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The Role of a Fiduciary

Original post by Valerie Madison of Demand Media

"Fiduciary" is a general term for someone who manages another person's financial or personal affairs. The fiduciary's specific role depends on the legal agreement he has entered into. After assuming the role of fiduciary, he is legally bound to uphold the role unless he legally transfers it to someone else, with serious financial or legal consequences if he fails to uphold his obligations.

Contents

Managing Financial Assets

Fiduciaries typically manage financial assets for other people. The trustee is a common type of fiduciary. She manages a trust fund, making investments, keeping records of the fund's performance and issuing money to the beneficiaries as the agreement stipulates. Often the trust fund aims to ensure that the beneficiary will always have secure finances, which means the trustee can only dispense specific amounts to him at specific times. The trustee may need to follow terms agreed upon with the grantor, who initiated the trust, or the trustee might have authorization to manage and dispense the funds as she sees fit. Financial planners whom others depend on to manage their retirement or insurance plans can also be considered fiduciaries.

Managing Personal Affairs

Some fiduciaries, called guardians, manage another person's personal affairs and spending as well as overall finances. The person the guardian assists is called his ward. The guardian must consider the ward's wishes when making decisions for her, as long as the ward's wishes represent her best interest. Frequently the ward and guardian are related. A son or daughter might become their parent's legal guardian if the parent becomes incompetent to manage her own affairs, for instance. Likewise, an aunt could become her underage niece's legal guardian if the parents are deemed incompetent. In this case, the guardian would typically assume the role of parent. The responsibilities of an adult's guardian may include helping the ward decide where to live, paying for utilities, managing her finances, giving her a spending allowance and coordinating care such as skilled nursing, if necessary.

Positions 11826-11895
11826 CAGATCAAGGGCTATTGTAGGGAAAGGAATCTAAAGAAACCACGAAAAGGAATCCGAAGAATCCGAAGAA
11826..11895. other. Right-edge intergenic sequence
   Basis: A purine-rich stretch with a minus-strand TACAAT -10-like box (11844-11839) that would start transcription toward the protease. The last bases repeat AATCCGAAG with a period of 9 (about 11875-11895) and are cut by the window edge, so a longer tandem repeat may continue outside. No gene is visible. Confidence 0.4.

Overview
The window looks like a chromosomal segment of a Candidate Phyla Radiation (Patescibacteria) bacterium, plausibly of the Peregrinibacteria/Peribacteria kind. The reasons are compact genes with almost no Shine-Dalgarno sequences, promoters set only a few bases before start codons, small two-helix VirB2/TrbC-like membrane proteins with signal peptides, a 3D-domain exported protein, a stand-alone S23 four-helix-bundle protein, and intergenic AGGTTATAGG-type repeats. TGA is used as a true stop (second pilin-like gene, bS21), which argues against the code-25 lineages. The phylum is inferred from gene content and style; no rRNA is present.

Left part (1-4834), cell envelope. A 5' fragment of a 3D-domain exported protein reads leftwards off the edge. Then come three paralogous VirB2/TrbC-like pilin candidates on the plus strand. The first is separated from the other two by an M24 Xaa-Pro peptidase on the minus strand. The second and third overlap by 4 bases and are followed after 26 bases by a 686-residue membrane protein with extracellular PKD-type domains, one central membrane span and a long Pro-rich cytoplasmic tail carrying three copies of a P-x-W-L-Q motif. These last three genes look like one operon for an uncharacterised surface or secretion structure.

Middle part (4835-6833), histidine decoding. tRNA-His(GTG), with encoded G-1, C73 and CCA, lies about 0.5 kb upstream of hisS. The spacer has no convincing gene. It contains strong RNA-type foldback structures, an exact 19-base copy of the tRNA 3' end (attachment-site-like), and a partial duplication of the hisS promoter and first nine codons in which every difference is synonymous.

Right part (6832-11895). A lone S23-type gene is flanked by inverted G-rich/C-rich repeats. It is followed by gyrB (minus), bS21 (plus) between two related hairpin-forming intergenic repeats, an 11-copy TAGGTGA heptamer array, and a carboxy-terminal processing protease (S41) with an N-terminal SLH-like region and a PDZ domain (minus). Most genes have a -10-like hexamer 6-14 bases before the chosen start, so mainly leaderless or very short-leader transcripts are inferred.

Carrying Out Wishes

A fiduciary may also carry out another person's wishes after that person dies. A personal representative or executor carries out another person's will. This individual could be an attorney, trusted relative or friend. An attorney also assumes a fiduciary role when advocating for a client in court, as the client trusts the attorney to act in his best interest, safeguarding his freedom and property.

Delegating Responsibilities

A fiduciary may not have the expertise or the time to manage someone else's affairs. In this case, he must delegate the responsibilities to competent parties. For example, a named fiduciary is entrusted with another person's finances, but may select a trustee to manage the finances. Members of a board of directors are also fiduciaries who act in the best interest of an organization's stakeholders. They delegate responsibilities to staff in the organization. A fiduciary who delegates responsibilities must still monitor how well the other party manages them, and find someone new to manage them if necessary.


                   

Resources

  • "ABA Compendium of Professional Responsibility"; Center for Professional Responsibility; 2004

References

About the Author

Valerie Madison has been a professional writer and editor since 2006. Her work has been published in a number of well-known publications such as "Fortean Times." Madison has a Master of Arts in English and does editing and writing work for a number of private clients.


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